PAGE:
Although the temperature has still not done much more than get back up to the mean for the time of year, many plants are finally responding. Plants love CO2. With most greenhouse crops, net photosynthesis increases by about 50% as CO2 levels rise from about 340 to 1,000 ppm. So perhaps one reason why Spring has seemed to be getting earlier and earlier throughout the 20th century is simply down to the fact that CO2 levels have increased. Another may well be that more people are looking more closely and recording data. Whatever the reasons, for us volunteers, and this week we were glad to welcome Dr. Michael Isaac, it means that we are at last having more to record – well just a little more. One of the ideas behind for instigating these walks is the hope that they will help us manage the site more sympathetically for biodiversity and to get some idea of what changes have taken place over the past 15 years or so since the Garden was first begun to be constructed. So how best to go about it?
Up until now the time of year and the coldness of the weather has meant this weekly blog has been sufficient, but it clearly lacks any scientific rigour. However, we are also keen to retain the voluntary and social side of these walks. So despite the allure of iphone and ipads we have opted for a clipboard and paper approach to start with despite the fact that on just one morning a week and with so few people we can only cover a very, very small part of the Garden. Which means that there is going to be so much that we miss. Thus on Saturday April 20th my wife and I were walking along by Spring Woods and spotted the first bluebell, and a few Swallows, or House Martins – difficult to see which it was – flitting past outside the Great Glasshouse. And this morning, as we were doing our walk, Terry Wells, who is the Regional Representative for the British Trust for Ornithology, informed us that a Blackcap had been singing away merrily all morning in the trees behind the Marquee.
Broadly speaking there are two aspects to our surveying. First finding out what is actually in the Garden, and second how it changes. But we aren’t dealing with a small back garden. Even to get a base from which to work is impractical except in very general terms. The best that we can hope to do on these walks is to use previous surveys to help determine any changes that have occurred – in population numbers, new species or the disappearance of others. But even to do that we need more help, we need more eyes and ears. So if anyone does see anything noteworthy we would like to know about it so that we can build up a picture throughout the seasons.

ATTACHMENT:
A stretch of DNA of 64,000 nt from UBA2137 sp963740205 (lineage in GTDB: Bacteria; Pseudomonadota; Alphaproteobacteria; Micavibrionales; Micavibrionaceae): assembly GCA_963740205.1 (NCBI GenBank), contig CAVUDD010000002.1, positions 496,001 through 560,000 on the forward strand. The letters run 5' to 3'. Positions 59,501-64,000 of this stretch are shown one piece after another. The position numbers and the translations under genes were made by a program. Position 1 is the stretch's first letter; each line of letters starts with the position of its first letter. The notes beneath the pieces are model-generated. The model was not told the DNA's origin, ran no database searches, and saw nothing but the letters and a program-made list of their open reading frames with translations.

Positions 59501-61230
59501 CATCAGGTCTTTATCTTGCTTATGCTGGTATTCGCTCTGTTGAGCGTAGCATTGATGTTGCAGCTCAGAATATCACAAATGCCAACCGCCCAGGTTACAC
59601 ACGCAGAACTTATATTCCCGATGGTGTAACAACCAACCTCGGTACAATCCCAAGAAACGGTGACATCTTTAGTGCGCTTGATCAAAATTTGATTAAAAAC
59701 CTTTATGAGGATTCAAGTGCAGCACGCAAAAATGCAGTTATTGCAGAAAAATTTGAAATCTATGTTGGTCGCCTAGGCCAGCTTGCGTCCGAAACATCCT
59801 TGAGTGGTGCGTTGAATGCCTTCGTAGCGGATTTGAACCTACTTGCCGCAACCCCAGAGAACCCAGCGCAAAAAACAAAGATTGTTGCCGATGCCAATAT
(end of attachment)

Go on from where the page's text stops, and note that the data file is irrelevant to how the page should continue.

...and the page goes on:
Unlike previous surveys, this Tuesday morning we started out at the Gatehouse. Still no Otter pictures, or Otter spraint but plenty of Canada Geese poo everywhere and a lot of territorial squabbling between several pairs on all 3 lakes. Throughout the walk bird song was far more in evidence including Nuthatch, Blackbird, Chaffinch, Robin, Wren and Willow Warblers. And Primroses are now in full bloom throughout the Garden, as they are through the country – a truly splendid sight. It was also good to see a Solitary Bee, so named because unlike Honeybees they do not live in colonies. There are more than 200 species of these bees in Britain. They resemble honeybees but can be distinguished by the bright orange pollen brushes under their abdomens. All solitary bees are excellent pollinators and should be encouraged into your garden.
In the course of our wanderings we saw many plants starting to bloom or about to. Golden Saxifrage, Common Dog Violet, Field Wood Rush, Ground Ivy, Barren Strawberry, Herb Robert, Bittercress, Comfrey, Lungwort, Horsetail, Stinging Nettles and Mint, to name just a few and to indicate just how big a task we face.
Along Llyn Canol we saw a pair of Grey Wagtails flitting around at the back of lake and the pair that we saw last week were still in the stream near the Waun Las entrance. This is where the scrub has been cleared and is now an excellent place to watch these birds and many others. The Willow Warblers we saw last week were still there and a new arrival in the shape of a male Blackcap stripping berries off the ivy.
Then, on up the hill past a splendid strip of Lesser Celandines which looked as if they had been carefully laid out and, just below the Bull, we found Badger poo. It’s rather liquid and, for those who can smell it – two of us couldn’t – it’s a bit like engine oil. Further up the Lady’s Smock which was in bud last week was just a wee bit more open.
Into the Great Glasshouse to see how the House Sparrows were doing. Well, they were very busy collecting nest material, but completely ignoring the nest boxes, nesting instead in the ivy as they usually do. Why alter a successful strategy?
Finally, off to the cafe for the usual chat but then, after we had finished our lunch and were returning to the Gatehouse, a pair of Tufted Ducks was spotted in the lake near the Aqualab. There are only 6,000 of these ducks in the UK. It breeds in the UK across lowland areas of England, Scotland and Ireland, but less commonly in Wales, so it would be great if they bred here in the Garden.
Thanks to John James for his photos and if any volunteer or member is interested in joining us, or even starting something similar on a different day, then send an email to Colin Miles – also if you see or photograph anything new in the Garden. If you click on any of the images in these blogs, or anywhere else you will see a larger picture.
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